30 Year Monterey County Sheriff’s Department Veteran Runs For Top Job
Monterey County Sheriff Steve Bernal has decided not to run for re-election, opening the door for two candidates with different backgrounds. Marina Police Chief Tina Nieto is running against Joe Moses, a captain in the Monterey County Sheriff Department assigned to the jail. He has worked for the department for almost three decades.
I spoke with him at KAZU studios on the CSU Monterey Bay campus. He explained that unlike city police departments, only about a third of the sheriff’s department is devoted to patrols and traditional crime fighting. The bulk of the department’s efforts go to what Moses called mandated services, such as the jail. Half of the sheriff’s workforce is employed at the jail, which represents half of the department’s budget.
This interview has been edited for length and clarity.
Joe Moses (JM): We also have a civil division. So any kind of court services, you get a subpoena or you get a notification from the courts, that's served by the sheriff's office no matter if you're in the city or in the county.
Also the coroner’s division. We are responsible for all unattended deaths in Monterey County. So somebody that has not seen a physician in a while and they pass away, we're responsible for that investigation
Doug McKnight (DM): You have a letter on your website, you as a 7-year-old talking about becoming a police officer. What was it that made you decide to go into law enforcement?
JM: I've always wanted to help people. I think I have a lot of compassion. When I was looking into the field in high school and college, (I asked) how can I help my community in the best way possible? And this is the reason why I chose this profession. And I've been lucky enough to work with the Monterey County Sheriff's Office my entire career.
DM: The Sheriff’s Department is facing allegations of sexual harassment and an allegation that that a head of the Special Operations took medication that was supposed to go to inmates. Obviously, both allegations are still being investigated. In the meantime, what do you do about the perception the department is being mismanaged?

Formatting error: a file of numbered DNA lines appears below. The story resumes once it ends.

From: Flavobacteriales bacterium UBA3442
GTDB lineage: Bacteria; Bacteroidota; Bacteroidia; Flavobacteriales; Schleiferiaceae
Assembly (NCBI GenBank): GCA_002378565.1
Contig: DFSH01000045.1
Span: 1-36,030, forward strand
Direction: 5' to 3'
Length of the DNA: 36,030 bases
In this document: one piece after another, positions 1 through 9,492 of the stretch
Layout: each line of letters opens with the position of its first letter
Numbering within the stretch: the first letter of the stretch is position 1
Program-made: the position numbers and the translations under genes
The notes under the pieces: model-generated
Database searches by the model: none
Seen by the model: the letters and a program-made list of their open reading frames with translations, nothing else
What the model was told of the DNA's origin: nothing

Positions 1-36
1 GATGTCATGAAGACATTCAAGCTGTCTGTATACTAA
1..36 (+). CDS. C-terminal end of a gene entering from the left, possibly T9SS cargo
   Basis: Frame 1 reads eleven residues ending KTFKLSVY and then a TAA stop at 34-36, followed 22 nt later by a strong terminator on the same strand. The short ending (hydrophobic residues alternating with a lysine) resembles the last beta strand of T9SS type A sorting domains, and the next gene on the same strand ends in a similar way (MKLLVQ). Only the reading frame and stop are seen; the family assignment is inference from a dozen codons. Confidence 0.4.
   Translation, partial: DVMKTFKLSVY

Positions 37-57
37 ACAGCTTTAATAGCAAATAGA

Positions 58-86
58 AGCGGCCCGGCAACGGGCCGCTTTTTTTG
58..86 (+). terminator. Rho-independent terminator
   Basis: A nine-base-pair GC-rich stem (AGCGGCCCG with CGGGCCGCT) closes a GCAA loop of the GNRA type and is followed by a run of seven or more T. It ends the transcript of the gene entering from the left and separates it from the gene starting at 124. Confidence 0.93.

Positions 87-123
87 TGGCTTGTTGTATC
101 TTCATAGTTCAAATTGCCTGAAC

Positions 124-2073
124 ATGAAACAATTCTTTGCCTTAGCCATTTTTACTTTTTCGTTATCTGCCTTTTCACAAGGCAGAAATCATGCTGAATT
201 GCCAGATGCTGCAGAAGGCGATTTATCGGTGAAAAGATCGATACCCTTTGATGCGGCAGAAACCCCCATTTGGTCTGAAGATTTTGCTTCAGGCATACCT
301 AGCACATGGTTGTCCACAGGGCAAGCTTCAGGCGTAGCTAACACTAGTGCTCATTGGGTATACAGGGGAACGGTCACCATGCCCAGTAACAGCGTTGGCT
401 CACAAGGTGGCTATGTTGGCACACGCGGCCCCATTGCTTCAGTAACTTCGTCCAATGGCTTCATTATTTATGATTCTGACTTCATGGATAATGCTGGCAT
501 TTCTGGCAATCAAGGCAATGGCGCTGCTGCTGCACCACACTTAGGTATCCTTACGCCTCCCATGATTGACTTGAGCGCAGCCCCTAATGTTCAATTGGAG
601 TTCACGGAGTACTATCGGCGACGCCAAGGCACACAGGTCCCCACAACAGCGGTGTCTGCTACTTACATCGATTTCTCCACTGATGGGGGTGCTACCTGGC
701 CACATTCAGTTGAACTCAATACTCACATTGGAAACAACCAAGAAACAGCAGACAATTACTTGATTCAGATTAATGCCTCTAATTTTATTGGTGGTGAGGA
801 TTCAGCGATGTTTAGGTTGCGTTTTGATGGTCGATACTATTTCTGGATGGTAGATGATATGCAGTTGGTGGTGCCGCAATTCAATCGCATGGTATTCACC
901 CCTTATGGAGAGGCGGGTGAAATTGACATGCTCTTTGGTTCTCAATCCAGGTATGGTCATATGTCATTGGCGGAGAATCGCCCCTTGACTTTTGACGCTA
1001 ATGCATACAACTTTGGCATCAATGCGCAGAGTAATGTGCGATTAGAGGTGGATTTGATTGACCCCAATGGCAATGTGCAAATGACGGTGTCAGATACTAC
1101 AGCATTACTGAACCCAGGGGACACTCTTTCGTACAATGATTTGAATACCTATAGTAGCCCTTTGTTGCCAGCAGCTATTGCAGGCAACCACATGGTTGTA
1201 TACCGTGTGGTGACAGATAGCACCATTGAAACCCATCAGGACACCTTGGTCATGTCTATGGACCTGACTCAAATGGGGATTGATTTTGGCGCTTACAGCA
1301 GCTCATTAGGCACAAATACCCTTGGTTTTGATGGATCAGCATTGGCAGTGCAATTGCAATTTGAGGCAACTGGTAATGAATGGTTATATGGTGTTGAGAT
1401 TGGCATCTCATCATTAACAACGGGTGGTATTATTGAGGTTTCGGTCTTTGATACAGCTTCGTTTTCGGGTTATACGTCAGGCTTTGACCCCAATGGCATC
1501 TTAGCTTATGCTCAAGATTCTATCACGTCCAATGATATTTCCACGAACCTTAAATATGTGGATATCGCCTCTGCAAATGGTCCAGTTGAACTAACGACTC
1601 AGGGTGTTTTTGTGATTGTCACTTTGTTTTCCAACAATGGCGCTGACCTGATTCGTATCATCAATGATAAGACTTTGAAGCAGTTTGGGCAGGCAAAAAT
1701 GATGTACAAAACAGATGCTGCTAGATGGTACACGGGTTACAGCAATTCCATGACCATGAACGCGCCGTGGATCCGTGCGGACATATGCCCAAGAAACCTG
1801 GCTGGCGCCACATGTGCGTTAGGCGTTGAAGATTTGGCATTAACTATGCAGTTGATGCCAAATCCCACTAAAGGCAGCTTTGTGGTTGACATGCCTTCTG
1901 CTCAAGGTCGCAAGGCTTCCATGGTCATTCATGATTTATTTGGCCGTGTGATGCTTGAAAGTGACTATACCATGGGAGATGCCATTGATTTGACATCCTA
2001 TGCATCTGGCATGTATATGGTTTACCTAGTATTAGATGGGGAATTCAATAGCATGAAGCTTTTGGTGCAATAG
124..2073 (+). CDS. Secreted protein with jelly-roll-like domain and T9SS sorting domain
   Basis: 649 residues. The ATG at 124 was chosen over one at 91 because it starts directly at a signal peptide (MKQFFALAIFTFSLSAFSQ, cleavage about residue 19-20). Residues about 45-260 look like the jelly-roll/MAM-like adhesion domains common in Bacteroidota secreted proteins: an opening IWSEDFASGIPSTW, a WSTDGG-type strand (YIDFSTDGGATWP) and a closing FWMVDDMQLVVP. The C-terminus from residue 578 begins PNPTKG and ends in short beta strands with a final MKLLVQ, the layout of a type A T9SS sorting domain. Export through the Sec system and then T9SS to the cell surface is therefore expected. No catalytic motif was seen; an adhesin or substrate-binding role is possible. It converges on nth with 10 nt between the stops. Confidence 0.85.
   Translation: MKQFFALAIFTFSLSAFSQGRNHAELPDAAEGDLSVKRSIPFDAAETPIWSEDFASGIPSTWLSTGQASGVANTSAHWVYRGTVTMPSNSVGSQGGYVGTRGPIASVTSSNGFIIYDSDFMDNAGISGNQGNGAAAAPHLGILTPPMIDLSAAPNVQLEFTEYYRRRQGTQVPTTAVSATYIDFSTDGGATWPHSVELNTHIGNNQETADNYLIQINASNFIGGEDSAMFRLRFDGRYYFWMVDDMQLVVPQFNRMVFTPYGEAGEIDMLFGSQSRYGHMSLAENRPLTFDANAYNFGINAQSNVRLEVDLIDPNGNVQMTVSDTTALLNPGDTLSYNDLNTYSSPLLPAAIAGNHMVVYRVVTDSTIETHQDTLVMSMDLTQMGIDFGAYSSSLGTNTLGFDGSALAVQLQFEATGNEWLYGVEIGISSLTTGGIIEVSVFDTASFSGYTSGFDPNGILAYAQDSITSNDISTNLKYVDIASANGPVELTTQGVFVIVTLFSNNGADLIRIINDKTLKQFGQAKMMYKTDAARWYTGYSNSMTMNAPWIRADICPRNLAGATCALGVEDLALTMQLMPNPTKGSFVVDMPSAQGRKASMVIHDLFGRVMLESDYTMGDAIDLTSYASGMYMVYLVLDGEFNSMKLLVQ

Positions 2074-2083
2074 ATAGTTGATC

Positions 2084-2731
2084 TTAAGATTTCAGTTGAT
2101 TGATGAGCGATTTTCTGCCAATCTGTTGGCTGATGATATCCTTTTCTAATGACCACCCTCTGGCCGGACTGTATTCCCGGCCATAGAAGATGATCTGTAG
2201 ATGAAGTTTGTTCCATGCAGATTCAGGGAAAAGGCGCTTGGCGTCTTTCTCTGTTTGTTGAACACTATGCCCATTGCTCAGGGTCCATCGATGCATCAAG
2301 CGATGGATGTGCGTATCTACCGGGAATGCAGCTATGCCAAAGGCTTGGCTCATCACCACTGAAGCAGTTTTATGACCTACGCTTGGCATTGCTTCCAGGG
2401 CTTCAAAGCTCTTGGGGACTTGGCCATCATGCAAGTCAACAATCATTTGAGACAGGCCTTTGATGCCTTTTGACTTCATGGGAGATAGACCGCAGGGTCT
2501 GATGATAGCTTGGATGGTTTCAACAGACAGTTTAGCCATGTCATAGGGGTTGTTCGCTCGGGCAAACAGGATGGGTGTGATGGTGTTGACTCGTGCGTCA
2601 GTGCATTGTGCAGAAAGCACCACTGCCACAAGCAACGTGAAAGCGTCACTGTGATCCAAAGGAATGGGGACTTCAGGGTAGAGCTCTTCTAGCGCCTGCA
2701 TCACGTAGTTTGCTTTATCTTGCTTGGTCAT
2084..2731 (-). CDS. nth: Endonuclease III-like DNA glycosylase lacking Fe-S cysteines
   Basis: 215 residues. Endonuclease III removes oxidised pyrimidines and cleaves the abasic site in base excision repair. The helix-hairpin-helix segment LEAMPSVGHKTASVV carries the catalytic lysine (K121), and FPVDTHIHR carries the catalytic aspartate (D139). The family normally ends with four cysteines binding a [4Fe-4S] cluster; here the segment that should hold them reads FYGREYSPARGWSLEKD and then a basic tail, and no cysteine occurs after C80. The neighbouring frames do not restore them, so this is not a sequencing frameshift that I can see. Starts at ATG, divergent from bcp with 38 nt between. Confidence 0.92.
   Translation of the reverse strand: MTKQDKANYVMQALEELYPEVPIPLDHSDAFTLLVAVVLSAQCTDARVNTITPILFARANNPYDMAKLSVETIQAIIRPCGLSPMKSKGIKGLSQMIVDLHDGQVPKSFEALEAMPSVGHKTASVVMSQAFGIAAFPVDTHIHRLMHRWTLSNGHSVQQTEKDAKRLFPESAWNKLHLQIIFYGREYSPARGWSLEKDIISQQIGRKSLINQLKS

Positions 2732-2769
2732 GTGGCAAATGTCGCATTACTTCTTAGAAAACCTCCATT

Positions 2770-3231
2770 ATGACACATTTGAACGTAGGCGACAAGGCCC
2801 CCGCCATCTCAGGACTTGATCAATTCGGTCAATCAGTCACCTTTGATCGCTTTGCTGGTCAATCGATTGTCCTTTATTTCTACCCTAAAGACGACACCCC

JM: Well, we need to take a strong stand, as I did with the sexual harassment. I knew that by taking a strong stand that it might cost me a little bit politically, but it's the right thing to do. And that's what I've done my entire career. My opponent said she (would) have to read the report from the Civil Rights Office (and decide) whether she would keep the individual in her executive management team. My answer is no, it's not going to happen. I don't need to read the report. It was done by an oversight committee, which is the Civil Rights Office. I'm going to go with their recommendations.
DM: If the allegations are true, clearly there was a breakdown someplace. Do you feel there was a breakdown of policies or are those policies and procedures out of date?
JM: I think our policies and procedures that are in place are good as long as they're followed. When we have a breach at such a high level in the sheriff's office, you know, it's hard to say those policies and procedures worked.
If I was sheriff, as soon as I was given information the investigation had started, we would have taken action to stop that behavior right then and there. Whether it's putting somebody out on administrative leave or removing them, you need to stop the behavior. You can't just sit back and wait and see what happens with the investigation. Let's make sure the behavior stops and then we'll do the investigation to see if disciplinary action is needed.
DM: The county Board of Supervisors has proposed an oversight committee for the sheriff’s office. How do you feel about an oversight committee and how would you work with the Board of Supervisors?
JM: I believe that we need to have oversight of all of our political figures. I'm totally in support of that. The question that I asked each Board of Supervisors member when I met with them was what is the purpose? I don't want to create an oversight committee just to have another oversight committee. The Department of Justice has oversight. The Bureau of State and Community Corrections has oversight. We have the grand jury that comes in. We have a peace officer, standards and training. We have all of these things that are oversight.
So after I spoke with all five board members about this, they voted to put it off for about a year, because oversight costs money and manpower. So let's make sure that we take a look at this and we're going about it in an intelligent way.
KAZU News also interviewed Joe Moses's opponent Tina Nieto. Nieto is the Marina chief of police.